The Canadian Cardiovascular Congress

It is clear that there has been a major shift in focus from acute to chronic care – chronic disease is now on everyone’s mind. I am currently writing this blog entry from the Canadian Cardiovascular Congress, where the first welcoming session began with a long talk by Perry Kendall, Provincial Health Officer of British Columbia. His audience of heart professionals was given a short primer on public health issues. He began by pointing out how much the Lalonde report had changed our understanding of the health field and specifically noted that only a quarter of good health was due to interventions by our current healthcare system. He then covered a range of topics – everything from inequalities in health to obesity. Not a mention was made of infectious diseases, not even Ebola.

The longest part of his talk was about the difficulty in changing the amount of unhealthy food that is being distributed in Canada by a very well-organized food industry. The industry has tried to minimize and even block change in every area from labelling to sodium and sugar content of foods. They declare publicly that they are in favour of these changes, but they work very hard to defer them or stop them entirely. Kendall said that reducing the sugar and fat content of processed food is hard work and would continue to be. For example, the first attempt to introduce voluntary reductions of salt in processed foods at the federal level was rejected out of hand by the Prime Minister’s Office. Efforts to do this at the provincial level will be long and drawn out because of the large number of constituencies. And because compliance is voluntary, there is no certainty when and how the food industry will respond.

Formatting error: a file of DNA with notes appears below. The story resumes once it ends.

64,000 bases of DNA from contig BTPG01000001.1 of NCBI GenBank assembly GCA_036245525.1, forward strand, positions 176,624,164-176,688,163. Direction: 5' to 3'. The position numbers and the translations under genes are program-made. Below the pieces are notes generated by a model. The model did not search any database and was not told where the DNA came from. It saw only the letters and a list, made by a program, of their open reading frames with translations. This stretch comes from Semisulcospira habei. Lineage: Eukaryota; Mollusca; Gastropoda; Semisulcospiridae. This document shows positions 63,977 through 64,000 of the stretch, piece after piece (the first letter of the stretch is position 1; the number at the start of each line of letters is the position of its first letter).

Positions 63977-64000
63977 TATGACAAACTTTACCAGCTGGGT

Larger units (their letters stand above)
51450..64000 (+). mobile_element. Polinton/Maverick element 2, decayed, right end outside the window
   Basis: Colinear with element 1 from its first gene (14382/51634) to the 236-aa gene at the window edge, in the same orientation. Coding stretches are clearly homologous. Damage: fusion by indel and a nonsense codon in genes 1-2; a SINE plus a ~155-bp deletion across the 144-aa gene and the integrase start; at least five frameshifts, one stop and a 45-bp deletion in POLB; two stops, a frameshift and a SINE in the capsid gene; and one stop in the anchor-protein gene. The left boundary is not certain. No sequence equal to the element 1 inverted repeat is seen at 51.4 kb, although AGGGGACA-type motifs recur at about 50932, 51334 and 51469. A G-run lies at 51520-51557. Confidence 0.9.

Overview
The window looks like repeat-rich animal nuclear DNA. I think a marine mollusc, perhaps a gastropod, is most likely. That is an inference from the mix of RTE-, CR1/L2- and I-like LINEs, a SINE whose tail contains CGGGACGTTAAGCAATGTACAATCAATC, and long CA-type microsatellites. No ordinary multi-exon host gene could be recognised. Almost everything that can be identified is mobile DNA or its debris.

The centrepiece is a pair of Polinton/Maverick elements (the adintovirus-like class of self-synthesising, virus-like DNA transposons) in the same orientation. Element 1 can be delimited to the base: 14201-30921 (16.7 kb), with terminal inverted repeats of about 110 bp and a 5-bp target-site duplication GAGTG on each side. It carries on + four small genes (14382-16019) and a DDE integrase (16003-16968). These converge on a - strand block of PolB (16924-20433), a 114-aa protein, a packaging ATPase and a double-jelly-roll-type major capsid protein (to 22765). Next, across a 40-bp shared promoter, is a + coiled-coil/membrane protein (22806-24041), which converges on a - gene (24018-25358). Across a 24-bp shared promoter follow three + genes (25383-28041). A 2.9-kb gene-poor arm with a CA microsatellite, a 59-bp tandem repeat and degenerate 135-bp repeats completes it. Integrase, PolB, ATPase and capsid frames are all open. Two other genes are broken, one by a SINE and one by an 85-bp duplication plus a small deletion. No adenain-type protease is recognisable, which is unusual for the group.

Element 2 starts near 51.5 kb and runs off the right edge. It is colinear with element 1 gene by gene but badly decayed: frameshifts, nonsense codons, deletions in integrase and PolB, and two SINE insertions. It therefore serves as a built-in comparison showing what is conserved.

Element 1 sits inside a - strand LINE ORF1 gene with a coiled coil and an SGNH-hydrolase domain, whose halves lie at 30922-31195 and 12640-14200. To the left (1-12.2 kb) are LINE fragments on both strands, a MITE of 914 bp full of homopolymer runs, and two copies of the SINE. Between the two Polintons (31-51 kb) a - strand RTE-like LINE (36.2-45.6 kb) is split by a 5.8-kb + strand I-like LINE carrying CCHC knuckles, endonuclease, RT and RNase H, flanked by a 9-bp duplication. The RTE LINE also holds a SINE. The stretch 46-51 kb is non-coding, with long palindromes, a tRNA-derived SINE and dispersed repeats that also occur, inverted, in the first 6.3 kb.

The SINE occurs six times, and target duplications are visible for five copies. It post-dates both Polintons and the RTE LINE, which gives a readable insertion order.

He talked quite a bit about the contributors to chronic disease in Canada and could not cover everything. I noticed that on one of his slides there was some material that he did not speak to at all. It is an area where doctors themselves contribute to the ill health of people with chronic diseases, and it seemed like the part they really needed to hear. According to the slide, a significant portion of people with chronic conditions are made worse by overmedication. It was somewhat surprising to me that Kendall did not allude to this problem at all. Here is an area where the heart community could make a difference to public health by developing better practices. Perhaps they were aware of these efforts and there was nothing for Kendall to add.

This became a bit more problematic when I looked through the program. The Platinum sponsors of the congress are AstraZeneca, Bayer, Bristol-Myers Squibb, and Pfizer. I went into the exhibition hall and one of the handouts was a “passport” that you could have stapled at all the important stations to win an iPad. The Passport participants were almost all drug companies. In fact, the exhibition hall was filled with exhibits by drug companies and equipment companies. Becel was the only healthy food company with a stand, and there were almost no exhibits devoted to chronic care prevention.

Right now in Canada, we are the second highest users of prescription drugs in the world after the United States. We spend over $900 per person per year on prescription drugs (Lexchin and Gagnon). I think that this is because our healthcare system offers few options to doctors. If you get high blood pressure, an early stage of heart disease, it is easiest to offer medication to control it. If you have high cholesterol, it is similarly easiest to provide statins. And if you have multiple conditions you will have a good chance of being prescribed many different drugs. Often as you get older these many drugs can cause their own problems.